fs = FileLikeSocket(sock1)
logger = FilteredLogger('Error', fs)
logger.log('Warning: message number one')
logger.log('Error: message number two')

print('The socket received: %r' % sock2.recv(512))

Note that it was only for the sake of example that the FileLikeSocket class is written out above — in real life that adapter comes built-in to Python’s Standard Library. Simply call any socket’s makefile() method to receive a complete adapter that makes the socket look like a file.

Solution 2: The Bridge Pattern#

The Bridge Pattern splits a class’s behavior between an outer “abstraction” object that the caller sees and an “implementation” object that’s wrapped inside

# The “abstractions” that callers will see.

class Logger(object):
    def __init__(self, handler):
        self.handler = handler

    def log(self, message):
        self.handler.emit(message)

class FilteredLogger(Logger):
    def __init__(self, pattern, handler):
        self.pattern = pattern
        super().__init__(handler)

    def log(self, message):
        if self.pattern in message:
            super().log(message)

# The “implementations” hidden behind the scenes.

class FileHandler:
    def __init__(self, file):
        self.file = file

    def emit(self, message):
        self.file.write(message + '\n')
        self.file.flush()

class SocketHandler:
    def __init__(self, sock):
        self.sock = sock

    def emit(self, message):
        self.sock.sendall((message + '\n').encode('ascii'))

class SyslogHandler:
    def __init__(self, priority):
        self.priority = priority

    def emit(self, message):
        syslog.syslog(self.priority, message)

Abstraction objects and implementation objects can be freely combined at runtime:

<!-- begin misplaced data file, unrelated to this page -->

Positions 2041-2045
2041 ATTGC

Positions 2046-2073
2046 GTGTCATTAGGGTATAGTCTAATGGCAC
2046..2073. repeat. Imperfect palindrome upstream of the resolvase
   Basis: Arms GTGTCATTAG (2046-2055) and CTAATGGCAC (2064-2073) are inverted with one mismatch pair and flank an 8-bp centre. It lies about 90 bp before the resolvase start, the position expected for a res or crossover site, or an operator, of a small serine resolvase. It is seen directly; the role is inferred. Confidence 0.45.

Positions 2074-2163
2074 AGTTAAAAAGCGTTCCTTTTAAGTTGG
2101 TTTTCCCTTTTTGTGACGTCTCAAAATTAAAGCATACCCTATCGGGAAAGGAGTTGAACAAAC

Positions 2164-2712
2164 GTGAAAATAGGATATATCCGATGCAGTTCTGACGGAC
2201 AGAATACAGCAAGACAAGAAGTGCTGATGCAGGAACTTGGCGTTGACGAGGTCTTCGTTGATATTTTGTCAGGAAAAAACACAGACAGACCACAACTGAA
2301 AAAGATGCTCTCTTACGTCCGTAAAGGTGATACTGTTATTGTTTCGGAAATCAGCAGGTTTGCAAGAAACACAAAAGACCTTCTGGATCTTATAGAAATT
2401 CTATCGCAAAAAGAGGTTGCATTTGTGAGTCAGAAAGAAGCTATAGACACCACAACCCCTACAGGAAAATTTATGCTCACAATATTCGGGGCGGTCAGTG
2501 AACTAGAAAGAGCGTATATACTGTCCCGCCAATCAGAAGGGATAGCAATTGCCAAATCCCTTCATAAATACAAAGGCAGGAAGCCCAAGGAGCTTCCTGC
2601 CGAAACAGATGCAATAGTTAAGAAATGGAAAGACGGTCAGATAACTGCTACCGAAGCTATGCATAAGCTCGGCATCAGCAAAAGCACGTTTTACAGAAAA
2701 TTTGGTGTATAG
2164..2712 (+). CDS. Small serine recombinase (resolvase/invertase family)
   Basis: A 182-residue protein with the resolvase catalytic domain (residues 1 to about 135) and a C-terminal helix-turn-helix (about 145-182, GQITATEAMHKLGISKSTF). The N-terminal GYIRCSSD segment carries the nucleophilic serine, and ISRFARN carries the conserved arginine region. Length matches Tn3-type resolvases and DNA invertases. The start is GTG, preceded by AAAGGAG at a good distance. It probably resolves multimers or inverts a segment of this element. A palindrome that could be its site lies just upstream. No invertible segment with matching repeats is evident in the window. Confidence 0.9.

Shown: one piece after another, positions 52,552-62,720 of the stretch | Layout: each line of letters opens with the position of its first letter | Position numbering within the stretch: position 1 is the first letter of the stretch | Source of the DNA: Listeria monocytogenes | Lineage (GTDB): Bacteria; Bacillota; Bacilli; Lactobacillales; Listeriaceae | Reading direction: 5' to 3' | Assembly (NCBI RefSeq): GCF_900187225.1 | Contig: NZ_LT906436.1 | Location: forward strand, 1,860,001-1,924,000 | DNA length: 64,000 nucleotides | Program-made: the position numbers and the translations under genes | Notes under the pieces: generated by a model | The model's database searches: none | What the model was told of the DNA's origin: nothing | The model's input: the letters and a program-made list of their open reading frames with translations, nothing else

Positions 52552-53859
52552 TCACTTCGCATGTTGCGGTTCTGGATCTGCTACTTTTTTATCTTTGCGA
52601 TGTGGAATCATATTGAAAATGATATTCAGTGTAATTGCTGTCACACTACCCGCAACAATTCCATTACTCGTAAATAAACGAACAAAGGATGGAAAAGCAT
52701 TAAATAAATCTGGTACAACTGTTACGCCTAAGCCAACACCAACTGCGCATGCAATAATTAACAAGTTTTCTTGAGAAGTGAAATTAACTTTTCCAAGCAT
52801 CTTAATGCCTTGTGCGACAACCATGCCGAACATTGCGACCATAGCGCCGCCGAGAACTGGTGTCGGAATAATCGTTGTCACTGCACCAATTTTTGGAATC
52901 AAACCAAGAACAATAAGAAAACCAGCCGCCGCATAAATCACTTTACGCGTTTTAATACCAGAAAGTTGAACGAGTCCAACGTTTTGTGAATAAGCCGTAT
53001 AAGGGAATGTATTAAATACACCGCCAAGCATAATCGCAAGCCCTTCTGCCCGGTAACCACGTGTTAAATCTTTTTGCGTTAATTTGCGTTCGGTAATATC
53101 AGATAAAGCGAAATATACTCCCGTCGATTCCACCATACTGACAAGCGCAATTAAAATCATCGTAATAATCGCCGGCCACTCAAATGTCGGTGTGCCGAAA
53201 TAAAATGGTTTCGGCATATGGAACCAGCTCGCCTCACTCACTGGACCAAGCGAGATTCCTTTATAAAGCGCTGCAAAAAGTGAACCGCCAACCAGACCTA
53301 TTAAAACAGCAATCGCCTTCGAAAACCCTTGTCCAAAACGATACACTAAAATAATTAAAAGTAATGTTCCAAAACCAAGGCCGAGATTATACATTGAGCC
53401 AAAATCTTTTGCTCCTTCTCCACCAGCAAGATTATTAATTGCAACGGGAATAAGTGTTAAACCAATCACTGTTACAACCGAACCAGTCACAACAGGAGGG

handler = FileHandler(sys.stdout)
logger = FilteredLogger('Error', handler)

logger.log('Ignored: this will not be logged')
logger.log('Error: this is important')

Explosion avoided as 2 types of classes are combined at runtime.

Solution 3: The Decorator Pattern#

What if we wanted to apply two different filters to the same log? The above solutions would not work.

The loggers all perform real output.#

class FileLogger:
    def __init__(self, file):
        self.file = file

    def log(self, message):
        self.file.write(message + '\n')
        self.file.flush()

class SocketLogger:
    def __init__(self, sock):
        self.sock = sock

    def log(self, message):
        self.sock.sendall((message + '\n').encode('ascii'))

class SyslogLogger:
    def __init__(self, priority):
        self.priority = priority

    def log(self, message):
        syslog.syslog(self.priority, message)

# The filter calls the same method it offers.

class LogFilter:
    def __init__(self, pattern, logger):
        self.pattern = pattern
        self.logger = logger

    def log(self, message):
        if self.pattern in message:
            self.logger.log(message)

For the first time, the filtering code has moved outside of any particular logger class

Use:

log1 = FileLogger(sys.stdout)
log2 = LogFilter('Error', log1)